YF: Awesome, thank you Kevin, I appreciate that and our second, each of us, mutually periscope I dont' think we did that bad. Oh wait, so the question from Katherine was whether or not total protein intake - I mean I do think protein is important in satiety but I think ketosis may have a unique contribution to satiety as well at least that's been my experience but I'd love to see some head to heads in that regard as well.
KH: I think that's an interesting point; one of the things that's also been shown adnd we review this in the paper is that this is the very first time that reducing carbohydrates has been shown to increase energy expenditure even though it's a very minor amount. Everybody else who's ever shown and increase in energy expenditure with including Ludwig's group, has had to increase protein at the same time and we know that protein's thermogenic so one of the questions is, is there really a physiologically significant increase in energy expenditure that can be achieved with carbohydrate restriction, I think this basically answer the question and the answer is probably no.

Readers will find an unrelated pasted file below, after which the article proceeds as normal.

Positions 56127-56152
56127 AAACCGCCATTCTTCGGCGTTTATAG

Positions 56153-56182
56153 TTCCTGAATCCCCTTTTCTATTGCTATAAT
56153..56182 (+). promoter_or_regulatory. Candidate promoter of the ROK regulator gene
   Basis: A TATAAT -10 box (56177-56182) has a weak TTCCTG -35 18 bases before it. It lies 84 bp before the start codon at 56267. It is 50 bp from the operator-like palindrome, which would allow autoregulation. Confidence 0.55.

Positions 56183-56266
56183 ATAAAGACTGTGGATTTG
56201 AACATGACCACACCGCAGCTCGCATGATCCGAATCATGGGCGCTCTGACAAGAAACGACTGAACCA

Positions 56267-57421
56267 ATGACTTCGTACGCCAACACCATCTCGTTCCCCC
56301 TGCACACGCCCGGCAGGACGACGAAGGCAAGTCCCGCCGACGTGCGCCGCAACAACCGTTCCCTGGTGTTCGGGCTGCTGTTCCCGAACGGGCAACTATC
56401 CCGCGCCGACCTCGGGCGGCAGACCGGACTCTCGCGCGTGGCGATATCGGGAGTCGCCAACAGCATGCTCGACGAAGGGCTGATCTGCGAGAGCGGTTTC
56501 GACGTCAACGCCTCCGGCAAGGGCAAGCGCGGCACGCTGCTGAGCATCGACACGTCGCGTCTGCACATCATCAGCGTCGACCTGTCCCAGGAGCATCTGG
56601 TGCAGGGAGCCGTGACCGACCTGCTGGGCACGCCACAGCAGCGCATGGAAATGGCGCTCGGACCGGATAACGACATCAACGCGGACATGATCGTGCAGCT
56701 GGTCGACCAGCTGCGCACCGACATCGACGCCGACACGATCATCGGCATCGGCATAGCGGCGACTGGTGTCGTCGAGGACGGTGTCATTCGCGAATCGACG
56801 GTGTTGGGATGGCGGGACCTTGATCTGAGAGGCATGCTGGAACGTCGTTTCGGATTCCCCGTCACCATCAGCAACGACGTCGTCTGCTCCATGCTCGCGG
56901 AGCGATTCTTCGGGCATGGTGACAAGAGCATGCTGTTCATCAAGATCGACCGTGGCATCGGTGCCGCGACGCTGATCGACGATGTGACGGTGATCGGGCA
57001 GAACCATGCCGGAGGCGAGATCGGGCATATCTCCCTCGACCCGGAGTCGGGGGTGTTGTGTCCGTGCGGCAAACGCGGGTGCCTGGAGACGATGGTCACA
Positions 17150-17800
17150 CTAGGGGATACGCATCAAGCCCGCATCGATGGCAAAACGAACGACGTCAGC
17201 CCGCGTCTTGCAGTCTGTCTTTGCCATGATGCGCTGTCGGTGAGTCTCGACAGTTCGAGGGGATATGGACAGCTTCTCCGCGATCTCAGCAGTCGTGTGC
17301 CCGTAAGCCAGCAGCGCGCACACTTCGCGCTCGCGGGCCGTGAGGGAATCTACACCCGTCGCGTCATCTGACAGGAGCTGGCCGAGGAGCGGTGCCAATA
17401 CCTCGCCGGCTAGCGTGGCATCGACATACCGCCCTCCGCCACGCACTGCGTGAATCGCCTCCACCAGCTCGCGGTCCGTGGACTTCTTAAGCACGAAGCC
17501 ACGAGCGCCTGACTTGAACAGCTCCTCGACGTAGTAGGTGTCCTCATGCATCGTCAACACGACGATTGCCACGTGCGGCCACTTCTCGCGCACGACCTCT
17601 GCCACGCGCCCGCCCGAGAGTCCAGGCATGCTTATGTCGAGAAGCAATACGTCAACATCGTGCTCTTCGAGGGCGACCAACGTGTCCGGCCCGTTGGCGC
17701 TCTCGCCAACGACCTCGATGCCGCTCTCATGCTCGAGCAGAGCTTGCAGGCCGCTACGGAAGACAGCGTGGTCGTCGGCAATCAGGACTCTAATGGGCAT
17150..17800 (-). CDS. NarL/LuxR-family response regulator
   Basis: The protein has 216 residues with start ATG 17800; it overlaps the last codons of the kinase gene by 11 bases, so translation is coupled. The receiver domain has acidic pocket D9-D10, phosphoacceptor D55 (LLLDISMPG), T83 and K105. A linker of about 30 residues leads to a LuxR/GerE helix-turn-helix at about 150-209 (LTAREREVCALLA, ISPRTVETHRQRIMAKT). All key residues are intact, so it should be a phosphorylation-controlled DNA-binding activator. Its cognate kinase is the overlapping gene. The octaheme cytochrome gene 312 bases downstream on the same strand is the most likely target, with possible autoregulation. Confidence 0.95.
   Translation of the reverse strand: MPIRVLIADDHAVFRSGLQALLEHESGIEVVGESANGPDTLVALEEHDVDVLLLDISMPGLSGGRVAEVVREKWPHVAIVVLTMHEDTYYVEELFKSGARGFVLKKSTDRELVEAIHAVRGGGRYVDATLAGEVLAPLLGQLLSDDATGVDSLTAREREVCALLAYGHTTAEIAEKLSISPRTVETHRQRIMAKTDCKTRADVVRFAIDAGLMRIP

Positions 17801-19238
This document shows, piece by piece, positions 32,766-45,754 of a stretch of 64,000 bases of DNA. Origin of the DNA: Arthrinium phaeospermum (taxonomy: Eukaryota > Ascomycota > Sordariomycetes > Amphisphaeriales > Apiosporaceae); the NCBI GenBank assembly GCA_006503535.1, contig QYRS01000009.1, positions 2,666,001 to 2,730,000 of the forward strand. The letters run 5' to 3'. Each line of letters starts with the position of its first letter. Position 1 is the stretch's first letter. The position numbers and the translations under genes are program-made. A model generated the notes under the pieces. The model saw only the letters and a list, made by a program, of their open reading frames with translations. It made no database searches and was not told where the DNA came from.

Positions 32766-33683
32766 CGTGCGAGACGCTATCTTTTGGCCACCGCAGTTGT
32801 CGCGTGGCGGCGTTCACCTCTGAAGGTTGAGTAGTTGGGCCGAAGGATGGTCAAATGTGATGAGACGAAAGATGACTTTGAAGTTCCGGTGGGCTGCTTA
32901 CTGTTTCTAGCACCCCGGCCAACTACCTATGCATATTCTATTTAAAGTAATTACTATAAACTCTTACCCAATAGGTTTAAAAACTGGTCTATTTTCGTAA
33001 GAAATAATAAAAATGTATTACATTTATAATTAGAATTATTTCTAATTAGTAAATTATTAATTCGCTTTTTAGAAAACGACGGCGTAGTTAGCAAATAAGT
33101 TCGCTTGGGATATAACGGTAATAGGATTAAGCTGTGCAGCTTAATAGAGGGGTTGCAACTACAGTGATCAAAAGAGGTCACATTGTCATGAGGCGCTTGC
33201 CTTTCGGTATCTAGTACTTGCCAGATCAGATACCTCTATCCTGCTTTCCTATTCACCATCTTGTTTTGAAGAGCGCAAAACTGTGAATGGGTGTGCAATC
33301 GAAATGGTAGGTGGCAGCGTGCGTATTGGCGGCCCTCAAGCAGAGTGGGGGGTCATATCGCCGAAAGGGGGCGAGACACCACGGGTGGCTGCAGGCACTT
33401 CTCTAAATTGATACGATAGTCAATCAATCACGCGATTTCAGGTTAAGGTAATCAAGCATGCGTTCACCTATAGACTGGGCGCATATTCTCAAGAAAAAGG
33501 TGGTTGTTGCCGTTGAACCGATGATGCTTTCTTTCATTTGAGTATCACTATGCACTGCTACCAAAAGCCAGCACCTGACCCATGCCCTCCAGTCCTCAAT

YF: Terrific, my phone is about to die, Thank you Kevin!
KH: Great, thanks.
*This is a correction from the previous statement that said there was no difference in energy expenditure between the two groups. Thanks to Dr. Kevin Hall for pointing out the discrepancy.
+This clarification was added May 9, 2016